As Code for America prepares for its annual summit, scheduled to take place from May 30 to June 1 in Oakland, Calif., the group’s executive director, Jennifer Pahlka, said the event would give the entire civic tech community a chance to reflect on recent successes, as well as to set the bar for the coming year.
Code for America (CfA), for the uninitiated, is a nonprofit and nonpolitical group that aims to help government find new ways to use technology and thereby make its services function better for constituents. The group was founded in 2009, and in the intervening years, Pahlka said, much progress has been made in its mission and thus the nature of the summit has shifted. During CfA’s earliest years, conversation at the annual conference often centered around how to best make sweeping and basic improvements to the way government used tech — how to basically change the culture. Pahlka said this year, however, is yet another in which talk will continue moving toward how to best sustain this gov tech work now that it more heavily involves matters of policy and operations.
The summit seeks to address four big problems: strengthening digital capability in government; designing policy with tech at the table; shaping the government technology market to make it work better for everyone; and using the community as capacity by building government as a platform and engaging the public. Lead speakers include Pahlka herself, as well as David Plouffe of the Chan Zuckerberg Initiative; Jess Kahn of McKinsey and Co.; Cecilia Muñoz, who is presently with New America and formerly of the Obama White House; Rafael López of Accenture; Matt Cutts of the United States Digital Service; and Amy Tong, California’s chief information officer.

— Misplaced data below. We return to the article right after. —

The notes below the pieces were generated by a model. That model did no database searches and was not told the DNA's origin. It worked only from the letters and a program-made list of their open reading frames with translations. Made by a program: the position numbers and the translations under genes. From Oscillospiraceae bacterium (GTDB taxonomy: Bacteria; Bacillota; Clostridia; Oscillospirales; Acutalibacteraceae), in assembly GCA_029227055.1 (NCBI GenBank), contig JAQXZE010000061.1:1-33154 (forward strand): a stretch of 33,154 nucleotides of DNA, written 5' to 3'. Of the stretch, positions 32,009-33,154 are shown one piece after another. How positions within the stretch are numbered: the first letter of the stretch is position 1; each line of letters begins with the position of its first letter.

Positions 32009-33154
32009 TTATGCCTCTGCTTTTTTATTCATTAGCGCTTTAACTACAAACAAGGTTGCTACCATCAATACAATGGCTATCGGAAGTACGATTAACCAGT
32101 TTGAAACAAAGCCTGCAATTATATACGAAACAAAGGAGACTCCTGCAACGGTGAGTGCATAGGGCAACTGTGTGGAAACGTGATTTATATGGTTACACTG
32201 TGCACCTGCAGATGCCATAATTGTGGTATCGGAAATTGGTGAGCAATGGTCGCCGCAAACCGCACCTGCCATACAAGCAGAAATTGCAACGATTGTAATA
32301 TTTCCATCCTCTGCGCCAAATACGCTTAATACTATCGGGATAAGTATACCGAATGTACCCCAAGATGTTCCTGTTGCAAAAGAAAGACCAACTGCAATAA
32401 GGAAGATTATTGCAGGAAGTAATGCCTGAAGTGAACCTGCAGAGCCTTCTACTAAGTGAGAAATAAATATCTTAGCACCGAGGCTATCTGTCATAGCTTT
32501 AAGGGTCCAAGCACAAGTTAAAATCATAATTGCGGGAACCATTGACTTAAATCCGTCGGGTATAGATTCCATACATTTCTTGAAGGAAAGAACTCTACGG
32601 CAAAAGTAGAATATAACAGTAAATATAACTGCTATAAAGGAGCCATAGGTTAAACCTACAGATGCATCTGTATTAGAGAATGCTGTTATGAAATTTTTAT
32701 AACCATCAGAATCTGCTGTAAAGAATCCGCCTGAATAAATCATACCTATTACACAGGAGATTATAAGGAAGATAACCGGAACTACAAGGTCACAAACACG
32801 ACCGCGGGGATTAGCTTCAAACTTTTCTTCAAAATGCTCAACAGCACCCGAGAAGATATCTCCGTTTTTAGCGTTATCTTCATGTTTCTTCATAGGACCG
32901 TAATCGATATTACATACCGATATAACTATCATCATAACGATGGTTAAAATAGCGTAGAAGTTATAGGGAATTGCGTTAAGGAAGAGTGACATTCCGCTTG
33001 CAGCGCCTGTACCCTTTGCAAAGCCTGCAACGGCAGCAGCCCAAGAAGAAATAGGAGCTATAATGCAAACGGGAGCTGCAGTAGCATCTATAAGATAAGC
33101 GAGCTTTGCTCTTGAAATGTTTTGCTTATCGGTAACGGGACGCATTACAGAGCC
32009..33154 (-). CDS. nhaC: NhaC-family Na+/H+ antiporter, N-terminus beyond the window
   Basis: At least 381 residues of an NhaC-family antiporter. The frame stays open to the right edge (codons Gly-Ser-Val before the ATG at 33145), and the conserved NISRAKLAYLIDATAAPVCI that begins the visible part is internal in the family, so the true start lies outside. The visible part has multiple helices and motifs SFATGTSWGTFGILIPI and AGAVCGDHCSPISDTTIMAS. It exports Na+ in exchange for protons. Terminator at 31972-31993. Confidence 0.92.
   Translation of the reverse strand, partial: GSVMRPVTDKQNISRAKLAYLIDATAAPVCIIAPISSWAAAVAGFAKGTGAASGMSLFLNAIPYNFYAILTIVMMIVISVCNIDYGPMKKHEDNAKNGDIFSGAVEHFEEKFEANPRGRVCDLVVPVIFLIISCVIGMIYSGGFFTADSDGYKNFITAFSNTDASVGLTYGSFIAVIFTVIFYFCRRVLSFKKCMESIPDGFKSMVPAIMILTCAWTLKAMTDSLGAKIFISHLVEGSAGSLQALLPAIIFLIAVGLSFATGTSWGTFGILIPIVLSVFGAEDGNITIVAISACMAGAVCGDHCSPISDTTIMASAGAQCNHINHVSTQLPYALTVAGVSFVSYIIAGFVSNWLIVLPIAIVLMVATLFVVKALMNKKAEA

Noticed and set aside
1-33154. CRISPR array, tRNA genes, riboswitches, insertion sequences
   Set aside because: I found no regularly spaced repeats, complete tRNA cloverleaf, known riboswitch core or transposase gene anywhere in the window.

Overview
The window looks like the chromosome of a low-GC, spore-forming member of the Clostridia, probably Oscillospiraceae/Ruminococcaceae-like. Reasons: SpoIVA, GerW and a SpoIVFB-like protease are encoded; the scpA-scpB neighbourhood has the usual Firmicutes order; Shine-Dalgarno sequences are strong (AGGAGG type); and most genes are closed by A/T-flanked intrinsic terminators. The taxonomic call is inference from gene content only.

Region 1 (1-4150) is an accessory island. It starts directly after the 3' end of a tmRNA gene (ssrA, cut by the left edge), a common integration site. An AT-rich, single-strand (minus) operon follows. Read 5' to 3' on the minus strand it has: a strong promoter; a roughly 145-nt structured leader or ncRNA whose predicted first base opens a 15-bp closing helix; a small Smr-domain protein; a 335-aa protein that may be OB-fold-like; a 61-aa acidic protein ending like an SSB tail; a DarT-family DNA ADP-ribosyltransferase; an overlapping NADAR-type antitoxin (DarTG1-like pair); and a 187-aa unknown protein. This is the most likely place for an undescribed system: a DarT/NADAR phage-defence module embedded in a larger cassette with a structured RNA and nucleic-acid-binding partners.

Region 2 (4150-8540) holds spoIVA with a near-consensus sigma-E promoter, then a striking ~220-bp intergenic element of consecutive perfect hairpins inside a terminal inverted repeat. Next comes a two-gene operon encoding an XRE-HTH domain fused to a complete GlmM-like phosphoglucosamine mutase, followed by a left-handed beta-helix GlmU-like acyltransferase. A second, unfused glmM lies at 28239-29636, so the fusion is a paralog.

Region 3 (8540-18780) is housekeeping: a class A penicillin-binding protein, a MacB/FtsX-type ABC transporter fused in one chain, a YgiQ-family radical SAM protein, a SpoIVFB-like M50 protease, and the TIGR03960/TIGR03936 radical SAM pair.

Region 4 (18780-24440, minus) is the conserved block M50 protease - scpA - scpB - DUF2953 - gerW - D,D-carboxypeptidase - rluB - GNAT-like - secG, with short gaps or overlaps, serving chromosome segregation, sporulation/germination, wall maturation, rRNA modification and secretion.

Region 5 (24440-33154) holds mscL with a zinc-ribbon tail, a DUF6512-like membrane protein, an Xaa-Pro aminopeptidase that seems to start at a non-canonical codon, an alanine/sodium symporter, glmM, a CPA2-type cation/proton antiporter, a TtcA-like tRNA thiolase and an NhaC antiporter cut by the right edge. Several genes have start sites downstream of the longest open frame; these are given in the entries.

Also under the discussion at the event will be the vast shifts in the federal government — in everything from policy to decorum to approach — that have taken place under President Trump, who had only been in office a few months by the time of last year’s summit. Part of this discourse, Pahlka said, may involve the long-term sustainability of CfA’s work.
“The work is at the point where it’s speaking for itself,” Pahlka said. “It’s powerful. It works better than other approaches, and you have new officials coming in and saying, ‘Yeah, let’s keep doing this.’ It takes a long time. It’s generational.”
In the early goings of the Trump presidency, that notion was not quite so certain. Trump, however, has subsequently appointed Joanne Collins Smee as the executive director of the General Services Administration’s IT Modernization Program. Pahlka said she’d met with Collins Smee, a former IBM executive who was impressed with the ongoing work to modernize and improve government efficiency through tech.
Another change for the summit is that much of the discourse used to revolve around the need to train and entice tech talent to work with government. This is no longer the case, with Pahlka saying “it’s been a complete 180-degree turn now” and that “there’s a resurgent patriotism and it’s coming in the form of wanting to do this type of work in government.”
Government contracting of new tech employees will be under discussion, but Pahlka said the issue is more nuanced than that.
“This movement can’t be about bringing shiny tech people in from the outside exclusively,” she said. “Certainly, they’re welcome and we find a way to make them work, but you’ve got talented public servants there and it’s about unlocking their potential.”